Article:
PubMed  Google Scholar 

  18. 18.

    Choi B, Dobson M, Schnall P, Israel L, Baker D: Frequent consecutive 24-hr shift work and exhaustion in firefighters [abstract]. Washington, DC: Presented at the The 2011 American Public Health Association Conference, October 29 to November 2, 2011;

  19. 19.

    Maslach C, Jackson SE, Leiter MP, Schaufeli WB, Schwab RL: Maslach Burnout Inventory 3rd Edition Manual. Consulting Psychologists Press; 1996.

    Google Scholar 

  20. 20.

    Lett HS, Blumenthal JA, Babyak MA, Sherwood A, Strauman T, Robins C, Newman MF: Depression as a risk factor for coronary artery disease: evidence, mechanisms, and treatment. Psychosom Med 2004, 66(3):305–315. 10.1097/01.psy.0000126207.43307.c0

    PubMed  Google Scholar 

  21. 21.

    Melamed S, Shirom A, Toker S, Berliner S, Shapira I: Burnout and risk of cardiovascular disease: evidence, possible causal paths, and promising research directions. Psychol Bull 2006, 132(3):327–353.

    PubMed  Google Scholar 

  22. 22.

    National Institute for Occupational Safety and Health (NIOSH) After working three consecutive 24-hour shifts and fighting an extensive structure, a 47-year old career LT suffers sudden cardiac death during physical fitness training – California (Fire fighter fatality investigation report F2007–22).

  23. 23.

    National Institute for Occupational Safety and Health (NIOSH) Deputy fire chief suffers sudden cardiac arrest about one hour after conducting a fire prevention inspection – California (Fire fighter fatality investigation report F2008–31).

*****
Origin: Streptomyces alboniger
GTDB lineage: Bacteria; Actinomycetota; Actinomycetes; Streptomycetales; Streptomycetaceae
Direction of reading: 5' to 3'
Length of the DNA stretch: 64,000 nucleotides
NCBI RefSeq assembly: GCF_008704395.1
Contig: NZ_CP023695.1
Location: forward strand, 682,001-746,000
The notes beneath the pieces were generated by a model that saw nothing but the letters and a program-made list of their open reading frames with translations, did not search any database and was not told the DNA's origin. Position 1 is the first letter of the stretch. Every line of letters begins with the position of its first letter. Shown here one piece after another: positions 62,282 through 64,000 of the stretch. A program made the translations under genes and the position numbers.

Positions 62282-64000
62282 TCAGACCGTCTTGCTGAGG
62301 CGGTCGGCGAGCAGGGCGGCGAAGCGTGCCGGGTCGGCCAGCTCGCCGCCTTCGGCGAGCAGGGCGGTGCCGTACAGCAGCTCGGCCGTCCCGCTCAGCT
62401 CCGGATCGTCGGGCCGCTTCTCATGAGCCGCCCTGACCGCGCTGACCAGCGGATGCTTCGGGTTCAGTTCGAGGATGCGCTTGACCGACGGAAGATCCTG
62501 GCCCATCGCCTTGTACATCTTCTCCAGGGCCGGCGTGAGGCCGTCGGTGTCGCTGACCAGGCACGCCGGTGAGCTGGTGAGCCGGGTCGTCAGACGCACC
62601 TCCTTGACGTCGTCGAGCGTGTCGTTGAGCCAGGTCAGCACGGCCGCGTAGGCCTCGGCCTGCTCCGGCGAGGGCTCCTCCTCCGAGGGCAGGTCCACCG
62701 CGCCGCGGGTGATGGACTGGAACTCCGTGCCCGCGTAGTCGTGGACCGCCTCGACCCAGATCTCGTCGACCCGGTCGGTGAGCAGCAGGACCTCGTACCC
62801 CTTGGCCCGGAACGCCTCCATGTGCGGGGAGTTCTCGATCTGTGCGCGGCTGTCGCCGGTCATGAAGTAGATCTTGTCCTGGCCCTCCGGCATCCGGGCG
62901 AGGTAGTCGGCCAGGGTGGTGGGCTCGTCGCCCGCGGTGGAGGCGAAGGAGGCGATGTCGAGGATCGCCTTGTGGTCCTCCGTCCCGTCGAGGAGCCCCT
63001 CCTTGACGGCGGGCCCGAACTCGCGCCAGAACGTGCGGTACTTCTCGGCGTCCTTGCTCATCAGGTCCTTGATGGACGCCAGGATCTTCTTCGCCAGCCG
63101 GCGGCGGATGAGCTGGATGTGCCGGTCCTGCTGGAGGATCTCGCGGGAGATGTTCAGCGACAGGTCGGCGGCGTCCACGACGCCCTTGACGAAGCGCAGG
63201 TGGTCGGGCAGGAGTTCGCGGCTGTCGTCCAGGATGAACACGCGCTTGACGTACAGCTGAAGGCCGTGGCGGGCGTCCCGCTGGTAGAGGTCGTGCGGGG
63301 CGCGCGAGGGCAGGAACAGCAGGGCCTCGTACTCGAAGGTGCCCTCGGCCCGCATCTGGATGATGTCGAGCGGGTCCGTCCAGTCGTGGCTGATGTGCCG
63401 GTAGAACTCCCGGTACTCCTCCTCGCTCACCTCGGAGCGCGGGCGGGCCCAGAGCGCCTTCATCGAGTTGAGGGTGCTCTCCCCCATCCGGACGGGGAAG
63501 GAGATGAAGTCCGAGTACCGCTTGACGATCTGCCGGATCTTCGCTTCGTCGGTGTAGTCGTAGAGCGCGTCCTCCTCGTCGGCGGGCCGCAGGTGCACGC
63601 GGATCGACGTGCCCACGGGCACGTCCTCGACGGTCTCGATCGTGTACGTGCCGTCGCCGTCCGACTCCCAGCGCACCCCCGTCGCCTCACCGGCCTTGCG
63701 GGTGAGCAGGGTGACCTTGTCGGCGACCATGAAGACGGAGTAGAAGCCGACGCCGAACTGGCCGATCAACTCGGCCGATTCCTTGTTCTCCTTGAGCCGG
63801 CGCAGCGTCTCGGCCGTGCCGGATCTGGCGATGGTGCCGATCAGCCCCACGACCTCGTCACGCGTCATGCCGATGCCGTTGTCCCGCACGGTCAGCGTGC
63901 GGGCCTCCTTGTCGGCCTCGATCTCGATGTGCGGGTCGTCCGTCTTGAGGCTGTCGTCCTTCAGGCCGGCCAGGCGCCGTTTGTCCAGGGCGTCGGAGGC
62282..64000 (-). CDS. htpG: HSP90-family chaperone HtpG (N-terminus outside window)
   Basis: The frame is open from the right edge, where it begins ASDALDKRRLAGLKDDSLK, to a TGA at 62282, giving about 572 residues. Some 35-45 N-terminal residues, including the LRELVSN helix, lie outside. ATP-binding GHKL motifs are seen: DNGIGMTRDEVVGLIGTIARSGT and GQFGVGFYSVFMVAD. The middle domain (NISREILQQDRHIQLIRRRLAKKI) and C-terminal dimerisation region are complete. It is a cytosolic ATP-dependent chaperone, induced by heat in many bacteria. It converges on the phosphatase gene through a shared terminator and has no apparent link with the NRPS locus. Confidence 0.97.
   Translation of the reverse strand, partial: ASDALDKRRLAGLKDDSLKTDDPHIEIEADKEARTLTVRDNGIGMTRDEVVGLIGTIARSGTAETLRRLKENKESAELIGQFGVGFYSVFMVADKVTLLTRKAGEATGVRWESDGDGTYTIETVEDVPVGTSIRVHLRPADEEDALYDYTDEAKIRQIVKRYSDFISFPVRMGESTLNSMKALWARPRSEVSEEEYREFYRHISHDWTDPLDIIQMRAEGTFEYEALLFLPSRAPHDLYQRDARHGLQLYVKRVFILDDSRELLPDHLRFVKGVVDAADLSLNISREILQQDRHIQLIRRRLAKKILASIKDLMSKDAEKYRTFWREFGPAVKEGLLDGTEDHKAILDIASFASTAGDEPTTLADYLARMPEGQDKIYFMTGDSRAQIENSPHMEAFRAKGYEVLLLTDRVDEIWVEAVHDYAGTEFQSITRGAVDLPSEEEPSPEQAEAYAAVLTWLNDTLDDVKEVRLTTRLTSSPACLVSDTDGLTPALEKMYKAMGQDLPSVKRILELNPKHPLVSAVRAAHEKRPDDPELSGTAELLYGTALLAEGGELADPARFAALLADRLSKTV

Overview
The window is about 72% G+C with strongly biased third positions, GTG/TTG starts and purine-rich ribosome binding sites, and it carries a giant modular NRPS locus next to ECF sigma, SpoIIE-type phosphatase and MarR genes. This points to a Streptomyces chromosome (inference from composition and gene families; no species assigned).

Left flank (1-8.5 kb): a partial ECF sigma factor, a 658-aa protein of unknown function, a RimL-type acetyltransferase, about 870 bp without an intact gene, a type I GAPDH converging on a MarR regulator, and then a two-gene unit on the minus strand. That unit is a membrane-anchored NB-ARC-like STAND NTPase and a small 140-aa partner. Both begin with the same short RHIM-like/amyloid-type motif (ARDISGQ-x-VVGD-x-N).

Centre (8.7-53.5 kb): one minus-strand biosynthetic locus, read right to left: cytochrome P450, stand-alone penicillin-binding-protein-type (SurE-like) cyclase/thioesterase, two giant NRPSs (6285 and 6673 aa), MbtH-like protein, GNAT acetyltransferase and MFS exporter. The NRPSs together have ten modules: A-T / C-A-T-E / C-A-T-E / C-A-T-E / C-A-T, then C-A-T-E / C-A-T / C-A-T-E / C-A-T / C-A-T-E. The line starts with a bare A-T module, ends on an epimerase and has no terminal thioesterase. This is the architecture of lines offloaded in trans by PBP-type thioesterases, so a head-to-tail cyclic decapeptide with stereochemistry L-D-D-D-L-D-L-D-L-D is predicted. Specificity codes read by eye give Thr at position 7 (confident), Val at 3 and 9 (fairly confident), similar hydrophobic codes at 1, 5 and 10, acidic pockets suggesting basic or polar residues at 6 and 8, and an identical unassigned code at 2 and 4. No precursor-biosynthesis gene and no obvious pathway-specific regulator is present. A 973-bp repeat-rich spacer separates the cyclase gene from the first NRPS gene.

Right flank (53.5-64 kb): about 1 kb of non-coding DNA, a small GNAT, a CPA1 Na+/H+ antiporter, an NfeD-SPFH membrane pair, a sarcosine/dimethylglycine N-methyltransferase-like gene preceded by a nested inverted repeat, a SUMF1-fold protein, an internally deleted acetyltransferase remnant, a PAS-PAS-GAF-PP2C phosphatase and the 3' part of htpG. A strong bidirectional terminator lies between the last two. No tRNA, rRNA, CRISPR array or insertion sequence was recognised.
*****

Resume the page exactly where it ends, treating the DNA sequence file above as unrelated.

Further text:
24. 24.

    National Institute for Occupational Safety and Health (NIOSH) Fire fighter suffers heart attack while fighting grass fire and dies 2 days later – California (Fire fighter fatality investigation report F2011–01).

  25. 25.

    National Institute for Occupational Safety and Health (NIOSH): Overtime and Extended Work Shifts: Recent Findings on Illnesses, Injuries and Health Behaviors. Cincinnati (OH): U.S. Department of Health and Human Services, Centers for Disease Control and Prevention, National Institute for Occupational Safety and Health, DHHS (NIOSH) Publication Number; 2004:143.

    Google Scholar 

  26. 26.

    Barger L, Cade B, Ayas , Cronin J, Rosner B, Speizer F, Czeisler C: Harvard Work Hours, Health, and Safety Group: Extended work shifts and the risk of motor vehicle crashes among interns. N Engl J Med 2005, 352: 125–134. 10.1056/NEJMoa041401

    CAS  PubMed  Google Scholar 

  27. 27.

    van der Hulst M: Long workhours and health. Scand J Work Environ Health 2003, 29(3):171–188. 10.5271/sjweh.720

    PubMed  Google Scholar 

  28. 28.

    McEwen BS, Seeman T: Protective and damaging effects of mediators of stress: elaborating and testing the concepts of allostasis and allostatic load. Ann N Y Acad Sci 1999, 896: 30–47. 10.1111/j.1749-6632.1999.tb08103.x

    CAS  PubMed  Google Scholar 

  29. 29.

    Meshkati N, Hancock P, Rahimi M, Dawes SM: Techniques in mental workload assessment. In Evaluation of Human Work: A Practical Ergonomics Methodology. 2nd edition. Edited by: Wilson JR, Corlett EN. Philadelpia (PA): Taylor & Francis; 1995:749–782.

    Google Scholar 

  30. 30.

    Kilbom A: Measurement and assessment of dynamic work. In Evaluation of Human Work: A Practical Ergonomics Methodology. 2nd edition. Edited by: Wilson JR, Corlett EN. Philadelpia (PA): Taylor & Francis; 1995:640–661.

    Google Scholar 

  31. 31.

    Nachreiner F: International standards on mental work-load–the ISO 10,075 series. Ind Health 1999, 37(2):125–133. 10.2486/indhealth.37.125